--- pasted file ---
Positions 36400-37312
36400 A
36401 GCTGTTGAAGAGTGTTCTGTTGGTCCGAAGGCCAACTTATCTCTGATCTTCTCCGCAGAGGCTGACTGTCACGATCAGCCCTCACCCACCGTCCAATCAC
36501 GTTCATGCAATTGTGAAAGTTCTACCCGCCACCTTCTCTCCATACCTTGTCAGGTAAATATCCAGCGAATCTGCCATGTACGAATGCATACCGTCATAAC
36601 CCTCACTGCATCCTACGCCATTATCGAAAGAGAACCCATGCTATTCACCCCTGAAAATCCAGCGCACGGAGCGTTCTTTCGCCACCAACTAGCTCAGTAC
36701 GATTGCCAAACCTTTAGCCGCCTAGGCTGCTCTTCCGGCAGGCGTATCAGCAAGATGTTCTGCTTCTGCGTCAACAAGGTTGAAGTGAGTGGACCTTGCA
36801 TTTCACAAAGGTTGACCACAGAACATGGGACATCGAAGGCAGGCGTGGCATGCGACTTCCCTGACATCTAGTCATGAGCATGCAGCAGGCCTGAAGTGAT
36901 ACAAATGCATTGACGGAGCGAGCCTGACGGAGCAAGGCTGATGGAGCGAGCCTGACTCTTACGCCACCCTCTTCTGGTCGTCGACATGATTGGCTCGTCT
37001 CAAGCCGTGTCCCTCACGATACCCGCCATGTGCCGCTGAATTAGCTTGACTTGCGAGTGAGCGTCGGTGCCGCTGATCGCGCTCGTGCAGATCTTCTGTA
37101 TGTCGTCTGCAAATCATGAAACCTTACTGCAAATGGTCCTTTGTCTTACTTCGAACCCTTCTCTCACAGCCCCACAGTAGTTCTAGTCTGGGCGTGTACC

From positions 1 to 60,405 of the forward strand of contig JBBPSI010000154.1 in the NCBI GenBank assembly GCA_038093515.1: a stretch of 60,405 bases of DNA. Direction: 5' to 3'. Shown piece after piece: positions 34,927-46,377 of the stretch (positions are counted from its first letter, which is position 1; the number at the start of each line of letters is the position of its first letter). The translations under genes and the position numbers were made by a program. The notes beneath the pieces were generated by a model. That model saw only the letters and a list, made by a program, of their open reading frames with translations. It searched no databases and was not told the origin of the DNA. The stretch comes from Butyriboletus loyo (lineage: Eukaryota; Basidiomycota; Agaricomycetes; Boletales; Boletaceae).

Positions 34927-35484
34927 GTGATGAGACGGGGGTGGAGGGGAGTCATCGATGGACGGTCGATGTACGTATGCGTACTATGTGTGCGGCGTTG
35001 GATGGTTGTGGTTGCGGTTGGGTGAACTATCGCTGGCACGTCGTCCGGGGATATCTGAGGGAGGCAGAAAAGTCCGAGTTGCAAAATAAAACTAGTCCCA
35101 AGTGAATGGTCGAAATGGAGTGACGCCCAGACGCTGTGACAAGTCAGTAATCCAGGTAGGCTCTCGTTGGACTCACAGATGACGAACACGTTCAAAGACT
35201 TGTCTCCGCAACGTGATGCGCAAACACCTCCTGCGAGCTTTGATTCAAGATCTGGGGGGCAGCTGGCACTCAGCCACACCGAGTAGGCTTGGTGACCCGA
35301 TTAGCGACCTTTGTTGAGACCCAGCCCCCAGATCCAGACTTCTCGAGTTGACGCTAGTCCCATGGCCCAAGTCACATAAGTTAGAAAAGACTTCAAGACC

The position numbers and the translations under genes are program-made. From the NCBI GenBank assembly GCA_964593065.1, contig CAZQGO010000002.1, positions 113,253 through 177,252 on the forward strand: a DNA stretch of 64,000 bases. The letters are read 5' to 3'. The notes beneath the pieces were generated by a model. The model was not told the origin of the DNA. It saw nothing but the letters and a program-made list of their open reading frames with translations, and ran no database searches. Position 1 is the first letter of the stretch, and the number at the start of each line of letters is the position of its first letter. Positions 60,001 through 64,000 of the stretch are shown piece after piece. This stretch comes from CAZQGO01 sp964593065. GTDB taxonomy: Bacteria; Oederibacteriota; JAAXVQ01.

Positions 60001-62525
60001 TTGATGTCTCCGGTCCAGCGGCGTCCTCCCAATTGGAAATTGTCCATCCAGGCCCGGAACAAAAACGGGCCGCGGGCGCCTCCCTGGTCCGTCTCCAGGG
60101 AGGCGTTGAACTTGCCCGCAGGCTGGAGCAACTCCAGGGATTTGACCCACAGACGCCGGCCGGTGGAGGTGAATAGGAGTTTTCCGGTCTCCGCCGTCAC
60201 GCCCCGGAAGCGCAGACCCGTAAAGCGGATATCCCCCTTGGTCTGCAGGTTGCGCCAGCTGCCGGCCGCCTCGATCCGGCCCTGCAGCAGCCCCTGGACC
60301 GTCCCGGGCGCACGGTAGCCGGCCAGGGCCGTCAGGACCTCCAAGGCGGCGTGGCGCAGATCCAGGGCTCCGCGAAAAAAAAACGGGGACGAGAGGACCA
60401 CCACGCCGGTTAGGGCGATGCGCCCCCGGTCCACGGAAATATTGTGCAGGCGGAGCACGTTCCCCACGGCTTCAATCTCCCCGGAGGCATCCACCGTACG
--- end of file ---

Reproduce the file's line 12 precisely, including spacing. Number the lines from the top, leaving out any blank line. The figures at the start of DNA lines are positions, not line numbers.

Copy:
Positions 34927-35484